A longtime local government worker is fired after she cooperates with an investigation of sexual harassment allegations against a high-ranking official. The Supreme Court said Friday it will decide whether federal civil rights law protects employees from such retaliation.
The justices agreed to review claims by Vicky Crawford, who was fired in 2003 after more than 30 years as an employee of the school system for Nashville, Tenn., and Davidson County.
Months earlier, investigators interviewed Crawford about the school district's director of employee relations, Gene Hughes, and Crawford told them Hughes had sexually harassed her and other employees.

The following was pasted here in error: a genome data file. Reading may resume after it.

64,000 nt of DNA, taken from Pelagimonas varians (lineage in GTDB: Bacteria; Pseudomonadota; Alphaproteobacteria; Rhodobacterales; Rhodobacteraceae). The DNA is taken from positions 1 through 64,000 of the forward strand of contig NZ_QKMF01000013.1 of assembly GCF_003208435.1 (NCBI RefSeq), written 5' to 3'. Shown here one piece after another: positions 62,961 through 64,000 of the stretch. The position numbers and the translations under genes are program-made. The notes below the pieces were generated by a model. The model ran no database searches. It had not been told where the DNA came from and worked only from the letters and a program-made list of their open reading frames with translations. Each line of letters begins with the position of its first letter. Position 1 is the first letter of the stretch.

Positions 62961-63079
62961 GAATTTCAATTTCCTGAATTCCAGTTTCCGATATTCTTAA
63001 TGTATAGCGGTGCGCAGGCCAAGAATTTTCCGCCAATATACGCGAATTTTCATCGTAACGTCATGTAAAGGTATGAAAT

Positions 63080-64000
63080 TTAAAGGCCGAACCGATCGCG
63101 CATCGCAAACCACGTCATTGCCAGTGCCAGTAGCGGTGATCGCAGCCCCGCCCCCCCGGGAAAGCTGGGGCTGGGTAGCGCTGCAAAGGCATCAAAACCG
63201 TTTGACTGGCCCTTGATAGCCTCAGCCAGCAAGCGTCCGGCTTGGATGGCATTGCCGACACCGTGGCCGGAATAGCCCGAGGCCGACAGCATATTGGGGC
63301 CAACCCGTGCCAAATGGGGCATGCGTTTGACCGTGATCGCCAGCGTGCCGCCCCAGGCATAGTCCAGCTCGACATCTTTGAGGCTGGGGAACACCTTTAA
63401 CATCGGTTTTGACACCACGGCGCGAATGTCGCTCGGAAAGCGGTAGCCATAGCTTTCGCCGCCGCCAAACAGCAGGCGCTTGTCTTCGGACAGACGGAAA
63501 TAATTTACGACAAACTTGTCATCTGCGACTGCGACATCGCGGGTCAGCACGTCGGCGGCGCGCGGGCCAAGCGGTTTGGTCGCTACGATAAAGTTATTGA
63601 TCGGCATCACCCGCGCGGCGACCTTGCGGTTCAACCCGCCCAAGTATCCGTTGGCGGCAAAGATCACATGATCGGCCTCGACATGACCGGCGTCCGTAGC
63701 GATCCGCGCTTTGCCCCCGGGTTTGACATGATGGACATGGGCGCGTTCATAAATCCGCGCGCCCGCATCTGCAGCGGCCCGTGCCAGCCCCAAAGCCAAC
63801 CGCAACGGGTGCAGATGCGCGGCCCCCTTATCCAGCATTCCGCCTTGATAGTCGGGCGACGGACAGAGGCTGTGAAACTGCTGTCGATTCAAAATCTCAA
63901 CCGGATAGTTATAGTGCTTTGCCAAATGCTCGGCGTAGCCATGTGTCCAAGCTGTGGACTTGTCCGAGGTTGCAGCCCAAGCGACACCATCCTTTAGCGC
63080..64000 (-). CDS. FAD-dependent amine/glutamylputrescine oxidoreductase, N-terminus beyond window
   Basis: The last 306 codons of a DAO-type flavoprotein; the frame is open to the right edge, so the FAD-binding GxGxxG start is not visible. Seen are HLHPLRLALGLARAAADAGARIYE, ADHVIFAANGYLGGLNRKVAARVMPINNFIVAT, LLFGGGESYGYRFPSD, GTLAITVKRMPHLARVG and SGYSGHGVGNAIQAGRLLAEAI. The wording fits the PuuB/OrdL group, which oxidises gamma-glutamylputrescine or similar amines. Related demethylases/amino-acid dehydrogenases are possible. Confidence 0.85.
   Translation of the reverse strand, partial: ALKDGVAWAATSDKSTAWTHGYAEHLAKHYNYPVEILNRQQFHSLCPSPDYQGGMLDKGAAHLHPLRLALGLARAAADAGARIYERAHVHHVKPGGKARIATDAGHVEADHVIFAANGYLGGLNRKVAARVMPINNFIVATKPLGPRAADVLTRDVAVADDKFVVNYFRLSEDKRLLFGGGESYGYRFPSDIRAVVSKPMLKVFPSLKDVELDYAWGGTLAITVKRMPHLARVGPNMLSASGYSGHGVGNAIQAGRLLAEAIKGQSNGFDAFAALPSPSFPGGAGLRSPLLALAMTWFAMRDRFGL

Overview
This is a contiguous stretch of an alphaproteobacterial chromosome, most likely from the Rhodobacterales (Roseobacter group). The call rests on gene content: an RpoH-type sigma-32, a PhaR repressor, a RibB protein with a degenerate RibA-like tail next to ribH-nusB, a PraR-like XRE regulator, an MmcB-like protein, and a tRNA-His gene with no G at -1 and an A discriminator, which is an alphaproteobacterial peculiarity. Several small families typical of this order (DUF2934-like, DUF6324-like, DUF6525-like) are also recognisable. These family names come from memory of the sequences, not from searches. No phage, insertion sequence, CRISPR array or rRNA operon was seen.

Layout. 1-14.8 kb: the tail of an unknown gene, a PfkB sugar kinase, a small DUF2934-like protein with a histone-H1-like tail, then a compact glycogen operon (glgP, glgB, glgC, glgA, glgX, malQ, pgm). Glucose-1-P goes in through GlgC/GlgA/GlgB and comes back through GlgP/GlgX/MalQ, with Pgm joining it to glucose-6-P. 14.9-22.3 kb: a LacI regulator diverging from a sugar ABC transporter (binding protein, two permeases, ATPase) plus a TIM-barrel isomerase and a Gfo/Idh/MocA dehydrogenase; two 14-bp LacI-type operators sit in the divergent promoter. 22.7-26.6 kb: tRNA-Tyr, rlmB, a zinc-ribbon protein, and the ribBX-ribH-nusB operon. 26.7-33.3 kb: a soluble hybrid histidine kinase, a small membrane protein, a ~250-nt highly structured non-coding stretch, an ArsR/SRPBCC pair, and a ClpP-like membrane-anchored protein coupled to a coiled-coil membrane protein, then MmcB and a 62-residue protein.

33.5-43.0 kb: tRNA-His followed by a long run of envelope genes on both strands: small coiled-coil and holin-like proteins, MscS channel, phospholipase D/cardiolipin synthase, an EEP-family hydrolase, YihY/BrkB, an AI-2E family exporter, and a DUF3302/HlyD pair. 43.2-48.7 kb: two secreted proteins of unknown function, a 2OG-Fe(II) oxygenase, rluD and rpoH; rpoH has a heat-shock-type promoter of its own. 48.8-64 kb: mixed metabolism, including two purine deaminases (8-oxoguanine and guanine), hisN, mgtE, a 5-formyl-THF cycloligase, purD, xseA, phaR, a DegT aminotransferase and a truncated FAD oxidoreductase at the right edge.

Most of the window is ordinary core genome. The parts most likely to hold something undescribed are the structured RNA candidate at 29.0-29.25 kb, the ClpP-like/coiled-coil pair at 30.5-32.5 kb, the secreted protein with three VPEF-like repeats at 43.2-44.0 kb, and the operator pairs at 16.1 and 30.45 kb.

The investigation found Hughes had acted inappropriately, but did not recommend that he been disciplined.
Instead, Crawford learned she faced charges of irregularities in her job as payroll coordinator, and she was fired. Crawford then filed a federal lawsuit claiming she had been dismissed in retaliation for alleging harassment by Hughes.
A U.S. district judge and a three-judge panel of the 6th U.S. Circuit Court of Appeals dismissed the suit. The courts said the anti-retaliation provision of Title VII of the 1964 Civil Rights Act did not apply to Crawford because she didn't raise harassment claims on her own but merely responded to investigators' questions.
The Bush administration is supporting Crawford. "Internal investigations are an integral aspect of Title VII and there is no reason to leave cooperating witnesses unprotected," said Solicitor General Paul Clement.
The justices also will review a separate case involving age-discrimination claims filed by former workers at the Knolls Atomic Power Lab.